Normandy, nowadays everyone knows Normandy for the D-Day landing on June 6th, 1944. Nevertheless, its history is not only about this day. It is also rich in heritage with many picturesque, adorable villages and landscapes whether on the coastline or inland. Normandy is composed of five different counties, (Manche, Seine-Maritime, Calvados , Orne and Eure) each with its own identity.
This is why we have chosen to present you the seven most beautiful Norman villages that you should not miss during your visit in Normandy.
Saint-Vaast-la-Hougue in Manche County.
Added to the plan for the invasion in December 1943 Utah Beach had the purpose to cut the Cotentin Peninsula to isolate Cherbourg and to take its harbor in deep water by inland. The Cotentin Peninsula is also known as the “Hedgerows County”, back in the war those hedgerows were open-air coffins for the American soldiers as Germans turned them into fortresses. It has been 78 years since the Cotentin Peninsula regained its charm and calm giving way to beautiful landscapes and villages.
Since 2012 Stéphane Bern, French historian of international renown is the presenter of the TV show “The Favorite Village of the French” in which 13 villages compete.
In 2019 the village of Saint-Vaast-la-Hougue, 30 minutes’ drive from Utah Beach, on the East coast was designated by the French as their favorite village.
Note: Stéphane Bern was knighted by Queen Elizabeth II in 2014.
During the XVII century French Kingdom was in war against most of Europe, after a huge defeat offshore near Barfleur, the king Louis XIV didn’t have the choice but to give the permission to his Military Chief Engineer Sébastien Le Prestre de Vauban, to reinforce the defenses of the coast. One fort would be built as two towers known nowadays as “Vauban Towers”. Listed as a UNESCO world heritage site “Vauban Towers” rise from the ground as protectors of the Cotentin.
Located offshore from Saint-Vaast-la-Hougue, Tatihou Island was the first line of defense. Nowadays a boat provides a link between the mainland and the island so people can visit the beautiful garden, the museum and of course one of the Vauban towers.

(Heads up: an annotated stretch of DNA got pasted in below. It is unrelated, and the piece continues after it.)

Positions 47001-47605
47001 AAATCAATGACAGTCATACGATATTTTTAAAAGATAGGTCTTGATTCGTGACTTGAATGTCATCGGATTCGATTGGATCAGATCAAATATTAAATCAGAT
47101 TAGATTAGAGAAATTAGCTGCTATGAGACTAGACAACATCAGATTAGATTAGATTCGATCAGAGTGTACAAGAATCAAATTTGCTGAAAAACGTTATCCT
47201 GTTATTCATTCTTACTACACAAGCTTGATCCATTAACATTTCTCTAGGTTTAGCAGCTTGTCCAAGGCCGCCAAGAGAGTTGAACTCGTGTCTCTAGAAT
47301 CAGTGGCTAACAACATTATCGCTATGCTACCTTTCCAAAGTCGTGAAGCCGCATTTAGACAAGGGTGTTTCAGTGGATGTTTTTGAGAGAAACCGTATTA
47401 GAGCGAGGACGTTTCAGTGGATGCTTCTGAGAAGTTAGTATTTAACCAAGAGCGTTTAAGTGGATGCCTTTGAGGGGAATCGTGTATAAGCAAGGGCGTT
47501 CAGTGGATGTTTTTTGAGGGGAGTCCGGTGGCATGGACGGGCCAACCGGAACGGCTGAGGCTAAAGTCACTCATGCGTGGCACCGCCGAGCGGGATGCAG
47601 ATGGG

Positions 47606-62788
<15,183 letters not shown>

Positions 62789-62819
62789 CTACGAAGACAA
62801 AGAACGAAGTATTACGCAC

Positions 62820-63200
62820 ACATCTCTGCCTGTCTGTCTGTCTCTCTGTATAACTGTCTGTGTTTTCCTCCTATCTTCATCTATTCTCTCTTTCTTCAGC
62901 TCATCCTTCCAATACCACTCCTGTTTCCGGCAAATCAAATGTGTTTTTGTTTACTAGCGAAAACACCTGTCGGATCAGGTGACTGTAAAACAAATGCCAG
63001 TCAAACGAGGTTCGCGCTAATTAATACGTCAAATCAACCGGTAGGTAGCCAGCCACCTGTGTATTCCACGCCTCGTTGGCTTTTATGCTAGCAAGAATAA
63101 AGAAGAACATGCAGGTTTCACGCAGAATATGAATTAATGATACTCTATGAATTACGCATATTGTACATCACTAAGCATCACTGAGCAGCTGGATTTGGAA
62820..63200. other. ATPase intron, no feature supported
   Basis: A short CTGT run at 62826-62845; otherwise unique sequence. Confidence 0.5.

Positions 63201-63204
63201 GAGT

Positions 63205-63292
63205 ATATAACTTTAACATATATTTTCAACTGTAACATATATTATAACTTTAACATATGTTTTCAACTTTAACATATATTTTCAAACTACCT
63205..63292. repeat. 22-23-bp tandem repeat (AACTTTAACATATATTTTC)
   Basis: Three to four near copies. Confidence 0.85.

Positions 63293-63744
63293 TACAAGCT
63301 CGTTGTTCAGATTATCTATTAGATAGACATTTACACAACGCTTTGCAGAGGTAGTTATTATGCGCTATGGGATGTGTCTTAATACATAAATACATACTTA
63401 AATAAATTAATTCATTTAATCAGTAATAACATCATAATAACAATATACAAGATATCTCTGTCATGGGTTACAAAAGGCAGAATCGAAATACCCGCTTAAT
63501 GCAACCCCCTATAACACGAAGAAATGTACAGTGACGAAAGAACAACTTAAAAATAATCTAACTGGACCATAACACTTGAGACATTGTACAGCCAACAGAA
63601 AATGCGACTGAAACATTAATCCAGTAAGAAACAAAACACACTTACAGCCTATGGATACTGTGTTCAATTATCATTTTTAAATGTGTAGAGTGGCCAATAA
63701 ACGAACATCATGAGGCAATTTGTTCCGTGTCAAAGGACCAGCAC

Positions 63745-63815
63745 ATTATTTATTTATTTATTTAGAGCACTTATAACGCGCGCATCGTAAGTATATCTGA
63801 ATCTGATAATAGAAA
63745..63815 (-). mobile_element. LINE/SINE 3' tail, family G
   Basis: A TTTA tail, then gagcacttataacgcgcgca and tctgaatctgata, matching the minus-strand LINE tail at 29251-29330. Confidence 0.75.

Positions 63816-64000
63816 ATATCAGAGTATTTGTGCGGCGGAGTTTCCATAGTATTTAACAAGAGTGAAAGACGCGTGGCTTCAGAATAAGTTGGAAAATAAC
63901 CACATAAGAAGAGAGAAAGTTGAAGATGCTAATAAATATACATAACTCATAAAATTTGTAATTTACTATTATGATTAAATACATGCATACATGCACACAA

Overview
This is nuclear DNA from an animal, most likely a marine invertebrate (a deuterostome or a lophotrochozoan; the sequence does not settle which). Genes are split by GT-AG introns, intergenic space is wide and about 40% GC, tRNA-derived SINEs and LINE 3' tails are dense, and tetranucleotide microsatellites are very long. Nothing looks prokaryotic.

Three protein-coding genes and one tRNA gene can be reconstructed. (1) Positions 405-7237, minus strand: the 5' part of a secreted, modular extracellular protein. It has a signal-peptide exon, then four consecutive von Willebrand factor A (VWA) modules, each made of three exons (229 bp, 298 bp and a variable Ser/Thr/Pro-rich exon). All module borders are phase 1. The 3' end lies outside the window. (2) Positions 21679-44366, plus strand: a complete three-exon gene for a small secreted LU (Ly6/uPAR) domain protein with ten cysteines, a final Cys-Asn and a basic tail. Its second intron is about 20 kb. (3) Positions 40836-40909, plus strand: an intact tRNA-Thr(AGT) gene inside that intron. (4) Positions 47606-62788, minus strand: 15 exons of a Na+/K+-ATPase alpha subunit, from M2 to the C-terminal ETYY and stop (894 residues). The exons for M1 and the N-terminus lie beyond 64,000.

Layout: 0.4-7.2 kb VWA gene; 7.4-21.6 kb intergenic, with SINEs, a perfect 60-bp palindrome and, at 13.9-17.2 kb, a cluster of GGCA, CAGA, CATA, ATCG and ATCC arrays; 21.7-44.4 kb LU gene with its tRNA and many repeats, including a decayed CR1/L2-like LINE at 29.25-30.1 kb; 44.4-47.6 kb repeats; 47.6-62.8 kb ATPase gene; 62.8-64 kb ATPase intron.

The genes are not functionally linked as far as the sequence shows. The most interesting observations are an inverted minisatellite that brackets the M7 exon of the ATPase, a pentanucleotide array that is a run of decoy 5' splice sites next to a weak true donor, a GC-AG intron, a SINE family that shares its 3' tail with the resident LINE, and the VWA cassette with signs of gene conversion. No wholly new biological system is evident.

Barfleur in Manche County.
Liberated by the 4th Infantry Division in 1944, Barfleur a fishing village as Saint-Vaast-la-Hougue was highly prized by the Vikings and Romans before to become the biggest harbor of the Cotentin Peninsula during the Middle Ages.
Barfleur welcomed a lot of famous people as the French writers Victor Hugo, Jules Renard author of Poil de Carotte or Holy Marie-Madeleine Postel. Living to the rhythm of the tides, the village is considered as one of the prettiest villages of France.
Veules-les-roses in Seine-Maritime County.
Traveling with Normandy American Heroes will take you back in time and in history by discovering WW2 sites and French heritage. Not far away from the town of Dieppe unfortunately known for the failure of Operation Jubilee, you will be able to discover Veules-les-Roses. Small Norman Village, you will be transported as in a poem or painting from the XIX century by the art of living thanks to the water mills, watercress beds and of course the smallest river of France “La Veules” which crosses Veules-les-Roses.
Varengeville-sur-Mer in Seine-Maritime County.
Some villages in our world have their own characteristics, some are made of stones, others of wood or clay. Built lengthwise along the cliff Varengeville-sur-Mer doesn’t have a city center, like a guardian of time over the English Channel, village and its church watch the arrival and departure of sailors. Once again, it has inspired many artists or painters as Claude Monnet, Jacques Prévert, Camille Pissarro, Jean Cocteau.
Beuvron-en-Auge in Calvados County.
Located between Caen the town of William the Conqueror and Lisieux famously known thanks to Holy Thérèse, Beuvron-en-Auge is in the middle of the “Cider Road”. Typical Norman village with its wooden houses and its halls dating from the Middle Ages, it perfectly matches with the countryside and the Norman manors nearby.
Saint-Céneri-le-Gérei in Orne County.
Through History Saint-Céneri-le-Gérei has inspired many painters as Gustave Courbet who succumbed to the charm of the romantic church, houses made of “Roussard stones”, gardens along the river and bridges. All ingredients are gathered so artists can come to paint in peace.
Le Bec-Hellouin in Eure County.
Flowered balconies, typical Norman houses this Norman village owes its beauty to its abbey dating from the XI century.
Written by Pierre Fallet - Normandy American Heroes.